Healthful spring waters were the inspiration for the very first soda fountains. Not every person in the 1800’s could afford a trip to Nimes, Efca or Lake Balaton to treat their various ills. The next best thing, so the entrepreneurs of the day reasoned, was to bring a little of the healing waters to them. And so the bottled water industry was born, the noble intentions of which probably lasted a full five and a half seconds…about as long as it took those same entrepreneurs to realize that nobody living in Peoria would be able to tell Lourdes water from bath water by the time the stuff arrived at the local pharmacy.
So quite a lot of imitation spring and mineral waters began popping up, many of them carbonated. Some of course masqueraded as the real thing, others pretended to be nothing more than they were: man-made, but presumably still possessing the magical healing powers of the genuine article.
In time soda fountains began to deliver other types of “curatives”. Plain mineral or carbonated water was frequently spiked with some sort of health tonic. Most of it was pure snake oil, but some delivered a genuine kick: large doses of caffeine or other stimulants (like diluted cocaine), even narcotics like opium. Which had a fabulous impact on business. Real drugs cure real aches and pains, at least temporarily. The fact that serious habits were frequently formed eventually earned soda fountains a reputation as refuges for dope fiends.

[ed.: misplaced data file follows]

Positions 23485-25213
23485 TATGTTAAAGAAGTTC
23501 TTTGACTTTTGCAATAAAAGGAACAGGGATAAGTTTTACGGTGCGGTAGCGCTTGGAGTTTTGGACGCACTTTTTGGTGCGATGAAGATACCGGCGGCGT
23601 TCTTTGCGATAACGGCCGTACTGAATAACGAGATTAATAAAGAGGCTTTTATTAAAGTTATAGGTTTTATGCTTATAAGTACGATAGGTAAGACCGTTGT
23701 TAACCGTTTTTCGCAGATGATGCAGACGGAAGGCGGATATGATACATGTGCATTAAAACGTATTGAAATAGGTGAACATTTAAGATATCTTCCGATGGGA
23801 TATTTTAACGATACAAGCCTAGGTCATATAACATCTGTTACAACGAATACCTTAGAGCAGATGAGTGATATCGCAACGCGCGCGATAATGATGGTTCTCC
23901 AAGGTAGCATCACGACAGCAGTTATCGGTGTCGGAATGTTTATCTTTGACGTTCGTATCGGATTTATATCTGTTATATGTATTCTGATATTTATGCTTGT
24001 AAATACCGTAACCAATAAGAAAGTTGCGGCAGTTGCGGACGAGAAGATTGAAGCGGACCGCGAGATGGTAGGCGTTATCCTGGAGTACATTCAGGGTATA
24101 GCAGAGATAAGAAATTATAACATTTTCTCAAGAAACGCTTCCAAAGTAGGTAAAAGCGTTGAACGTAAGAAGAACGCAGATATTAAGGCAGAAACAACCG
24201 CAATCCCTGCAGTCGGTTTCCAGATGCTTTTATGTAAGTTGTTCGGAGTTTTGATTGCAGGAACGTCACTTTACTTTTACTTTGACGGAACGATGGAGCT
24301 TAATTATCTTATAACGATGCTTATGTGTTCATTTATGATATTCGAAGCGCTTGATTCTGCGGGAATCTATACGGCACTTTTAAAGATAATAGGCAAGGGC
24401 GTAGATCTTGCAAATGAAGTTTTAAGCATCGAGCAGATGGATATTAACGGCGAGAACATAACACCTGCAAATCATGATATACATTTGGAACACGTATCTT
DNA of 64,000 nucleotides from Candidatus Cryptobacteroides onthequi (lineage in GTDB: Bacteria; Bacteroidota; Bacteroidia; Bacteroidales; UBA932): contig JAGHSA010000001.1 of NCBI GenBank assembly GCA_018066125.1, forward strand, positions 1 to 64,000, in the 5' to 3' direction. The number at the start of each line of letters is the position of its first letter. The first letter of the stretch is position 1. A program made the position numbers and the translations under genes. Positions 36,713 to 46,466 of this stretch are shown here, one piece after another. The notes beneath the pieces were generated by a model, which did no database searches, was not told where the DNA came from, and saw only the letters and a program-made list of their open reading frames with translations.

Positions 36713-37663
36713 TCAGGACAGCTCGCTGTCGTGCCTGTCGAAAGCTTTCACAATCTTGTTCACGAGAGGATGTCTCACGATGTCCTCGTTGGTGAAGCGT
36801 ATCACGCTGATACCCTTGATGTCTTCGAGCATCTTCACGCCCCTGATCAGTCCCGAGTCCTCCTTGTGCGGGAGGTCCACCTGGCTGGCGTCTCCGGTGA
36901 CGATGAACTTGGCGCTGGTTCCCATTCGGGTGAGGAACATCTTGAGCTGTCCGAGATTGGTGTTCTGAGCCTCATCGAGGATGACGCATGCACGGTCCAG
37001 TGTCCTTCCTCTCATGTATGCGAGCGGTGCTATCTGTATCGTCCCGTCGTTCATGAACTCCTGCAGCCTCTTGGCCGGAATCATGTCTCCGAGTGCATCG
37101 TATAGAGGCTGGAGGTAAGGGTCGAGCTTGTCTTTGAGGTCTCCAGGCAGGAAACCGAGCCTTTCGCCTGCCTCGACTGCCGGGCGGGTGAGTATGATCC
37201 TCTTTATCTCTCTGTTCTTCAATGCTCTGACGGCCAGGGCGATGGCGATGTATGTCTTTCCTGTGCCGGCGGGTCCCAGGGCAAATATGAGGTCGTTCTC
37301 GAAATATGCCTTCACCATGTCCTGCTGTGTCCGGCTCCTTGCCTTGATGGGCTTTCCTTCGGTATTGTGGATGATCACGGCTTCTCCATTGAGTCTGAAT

Fortunately, soda fountains began to earn their reputations back in the early 1900’s as laws like the Harrison Act began to be passed, preventing the retail sale of addictive drugs. From then on “soft drinks” were the order of the day. As Jacob Baur, owner of Liquid Carbonic Company, an innovator in the manufacture and sale of carbonated water put it: “it isn’t medicinal, won’t cure anything, isn’t intoxicating or habit forming – it’s just flavory, fruity, snappy, sparkling, delicious.” Now that’s good ad copy.
But what really put soda fountains over the top was prohibition. As bars closed down and liquor sales dried up starting in 1920, people who once gathered to drink and socialize in bars needed new outlets. Sit-down counter service had been a feature of most soda fountains since the turn of the century, now they were packed with the former patrons of corner saloons. Ice cream sodas, it turned out, were as addictive as booze.
No, not really. Which is why people partied until they passed out when prohibition was repealed in 1933. Yet soda fountains had become an entrenched part of American culture by then, and they remained as popular as ever. What eventually killed the soda fountain? Lots of historians like to lay the blame at the feet of soda bottlers, supermarkets and evil “packaged foods” purveyors. And while all of those things surely played a part in the demise of soda fountains, the thing that really killed them was the Second World War. For World War II deprived soda fountains not only of the jerks who ran them (and I use that term in the best possible sense), it took away many of their essential ingredients (sugar syrups, chocolate, etc.).
While it is true that soda fountains did regain a bit of their former glory in the 50’s, much of the appeal was bound up with rock n’ roll music and juke boxes. Home stereos, it seems, did as much to sink soda fountains as anything else. Nowadays to get a taste of what a soda fountain was all about, we have to take matters into our own hands.